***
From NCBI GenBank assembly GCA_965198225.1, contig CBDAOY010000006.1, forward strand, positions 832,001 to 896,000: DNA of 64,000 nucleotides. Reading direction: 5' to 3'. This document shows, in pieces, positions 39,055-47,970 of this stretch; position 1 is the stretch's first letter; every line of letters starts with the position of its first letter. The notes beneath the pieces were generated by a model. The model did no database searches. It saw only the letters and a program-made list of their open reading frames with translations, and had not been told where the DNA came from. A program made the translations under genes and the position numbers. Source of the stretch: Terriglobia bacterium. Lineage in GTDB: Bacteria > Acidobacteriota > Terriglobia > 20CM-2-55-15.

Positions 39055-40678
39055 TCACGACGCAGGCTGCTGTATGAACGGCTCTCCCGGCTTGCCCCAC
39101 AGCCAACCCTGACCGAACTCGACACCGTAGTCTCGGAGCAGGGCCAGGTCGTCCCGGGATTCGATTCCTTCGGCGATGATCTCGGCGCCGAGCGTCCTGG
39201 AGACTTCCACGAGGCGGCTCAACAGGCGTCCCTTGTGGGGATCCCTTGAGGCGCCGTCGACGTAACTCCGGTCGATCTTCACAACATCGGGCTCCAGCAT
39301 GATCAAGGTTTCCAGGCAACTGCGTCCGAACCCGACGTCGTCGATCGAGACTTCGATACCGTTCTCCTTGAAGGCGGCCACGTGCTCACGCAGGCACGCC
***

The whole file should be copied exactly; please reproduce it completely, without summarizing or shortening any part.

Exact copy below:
From NCBI GenBank assembly GCA_965198225.1, contig CBDAOY010000006.1, forward strand, positions 832,001 to 896,000: DNA of 64,000 nucleotides. Reading direction: 5' to 3'. This document shows, in pieces, positions 39,055-47,970 of this stretch; position 1 is the stretch's first letter; every line of letters starts with the position of its first letter. The notes beneath the pieces were generated by a model. The model did no database searches. It saw only the letters and a program-made list of their open reading frames with translations, and had not been told where the DNA came from. A program made the translations under genes and the position numbers. Source of the stretch: Terriglobia bacterium. Lineage in GTDB: Bacteria > Acidobacteriota > Terriglobia > 20CM-2-55-15.

Positions 39055-40678
39055 TCACGACGCAGGCTGCTGTATGAACGGCTCTCCCGGCTTGCCCCAC
39101 AGCCAACCCTGACCGAACTCGACACCGTAGTCTCGGAGCAGGGCCAGGTCGTCCCGGGATTCGATTCCTTCGGCGATGATCTCGGCGCCGAGCGTCCTGG
39201 AGACTTCCACGAGGCGGCTCAACAGGCGTCCCTTGTGGGGATCCCTTGAGGCGCCGTCGACGTAACTCCGGTCGATCTTCACAACATCGGGCTCCAGCAT
39301 GATCAAGGTTTCCAGGCAACTGCGTCCGAACCCGACGTCGTCGATCGAGACTTCGATACCGTTCTCCTTGAAGGCGGCCACGTGCTCACGCAGGCACGCC